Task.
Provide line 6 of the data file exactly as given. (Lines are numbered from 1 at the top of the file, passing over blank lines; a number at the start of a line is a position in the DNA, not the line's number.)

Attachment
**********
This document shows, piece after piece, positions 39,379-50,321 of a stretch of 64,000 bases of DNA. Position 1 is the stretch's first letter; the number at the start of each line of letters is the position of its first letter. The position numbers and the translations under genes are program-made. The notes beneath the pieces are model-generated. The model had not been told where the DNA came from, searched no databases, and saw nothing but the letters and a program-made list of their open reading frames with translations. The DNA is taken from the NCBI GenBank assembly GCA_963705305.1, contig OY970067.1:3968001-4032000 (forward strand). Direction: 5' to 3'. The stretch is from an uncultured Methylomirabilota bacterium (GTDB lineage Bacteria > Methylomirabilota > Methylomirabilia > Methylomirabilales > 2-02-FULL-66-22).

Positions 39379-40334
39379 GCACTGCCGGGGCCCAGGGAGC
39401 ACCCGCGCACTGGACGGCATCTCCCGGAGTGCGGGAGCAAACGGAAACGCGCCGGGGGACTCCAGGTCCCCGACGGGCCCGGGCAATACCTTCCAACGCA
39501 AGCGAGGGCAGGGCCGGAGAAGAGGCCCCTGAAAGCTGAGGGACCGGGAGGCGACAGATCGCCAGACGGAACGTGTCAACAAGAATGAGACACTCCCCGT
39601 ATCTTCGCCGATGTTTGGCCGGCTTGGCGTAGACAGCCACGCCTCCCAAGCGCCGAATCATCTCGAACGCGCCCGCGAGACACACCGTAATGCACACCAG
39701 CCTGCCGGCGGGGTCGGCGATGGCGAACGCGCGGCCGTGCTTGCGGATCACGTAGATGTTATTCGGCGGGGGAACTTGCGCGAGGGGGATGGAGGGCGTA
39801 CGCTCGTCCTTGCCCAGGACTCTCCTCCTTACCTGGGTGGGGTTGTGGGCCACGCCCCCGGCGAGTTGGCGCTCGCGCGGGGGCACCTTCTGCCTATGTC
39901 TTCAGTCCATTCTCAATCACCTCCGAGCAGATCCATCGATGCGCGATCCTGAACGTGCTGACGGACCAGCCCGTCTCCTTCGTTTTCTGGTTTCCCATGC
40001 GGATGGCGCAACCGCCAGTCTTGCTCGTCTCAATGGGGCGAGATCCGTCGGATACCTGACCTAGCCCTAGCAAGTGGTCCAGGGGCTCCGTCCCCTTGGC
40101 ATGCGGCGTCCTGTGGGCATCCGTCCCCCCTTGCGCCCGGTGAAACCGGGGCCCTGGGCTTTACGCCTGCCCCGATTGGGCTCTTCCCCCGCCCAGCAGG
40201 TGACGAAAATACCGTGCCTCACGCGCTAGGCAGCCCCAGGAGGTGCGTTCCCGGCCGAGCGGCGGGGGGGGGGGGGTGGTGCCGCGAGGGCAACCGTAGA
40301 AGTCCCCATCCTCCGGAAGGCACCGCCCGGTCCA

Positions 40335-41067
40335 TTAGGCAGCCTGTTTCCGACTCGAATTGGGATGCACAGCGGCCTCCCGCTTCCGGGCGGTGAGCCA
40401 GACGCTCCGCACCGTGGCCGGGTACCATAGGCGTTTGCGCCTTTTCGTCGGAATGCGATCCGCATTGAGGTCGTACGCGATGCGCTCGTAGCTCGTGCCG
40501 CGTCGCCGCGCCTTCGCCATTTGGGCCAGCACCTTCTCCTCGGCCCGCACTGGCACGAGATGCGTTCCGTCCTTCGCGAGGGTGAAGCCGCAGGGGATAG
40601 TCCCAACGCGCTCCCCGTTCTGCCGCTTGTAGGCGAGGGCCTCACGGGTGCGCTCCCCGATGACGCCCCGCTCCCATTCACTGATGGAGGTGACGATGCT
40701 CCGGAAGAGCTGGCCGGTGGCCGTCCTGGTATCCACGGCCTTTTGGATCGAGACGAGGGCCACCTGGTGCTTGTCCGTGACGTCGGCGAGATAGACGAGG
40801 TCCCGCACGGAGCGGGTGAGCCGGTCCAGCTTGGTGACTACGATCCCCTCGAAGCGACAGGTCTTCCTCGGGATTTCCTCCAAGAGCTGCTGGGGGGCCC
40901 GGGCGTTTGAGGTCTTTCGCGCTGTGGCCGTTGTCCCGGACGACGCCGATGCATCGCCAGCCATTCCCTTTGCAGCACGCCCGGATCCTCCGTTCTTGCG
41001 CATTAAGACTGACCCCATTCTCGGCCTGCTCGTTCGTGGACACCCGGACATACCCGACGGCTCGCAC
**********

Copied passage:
39601 ATCTTCGCCGATGTTTGGCCGGCTTGGCGTAGACAGCCACGCCTCCCAAGCGCCGAATCATCTCGAACGCGCCCGCGAGACACACCGTAATGCACACCAG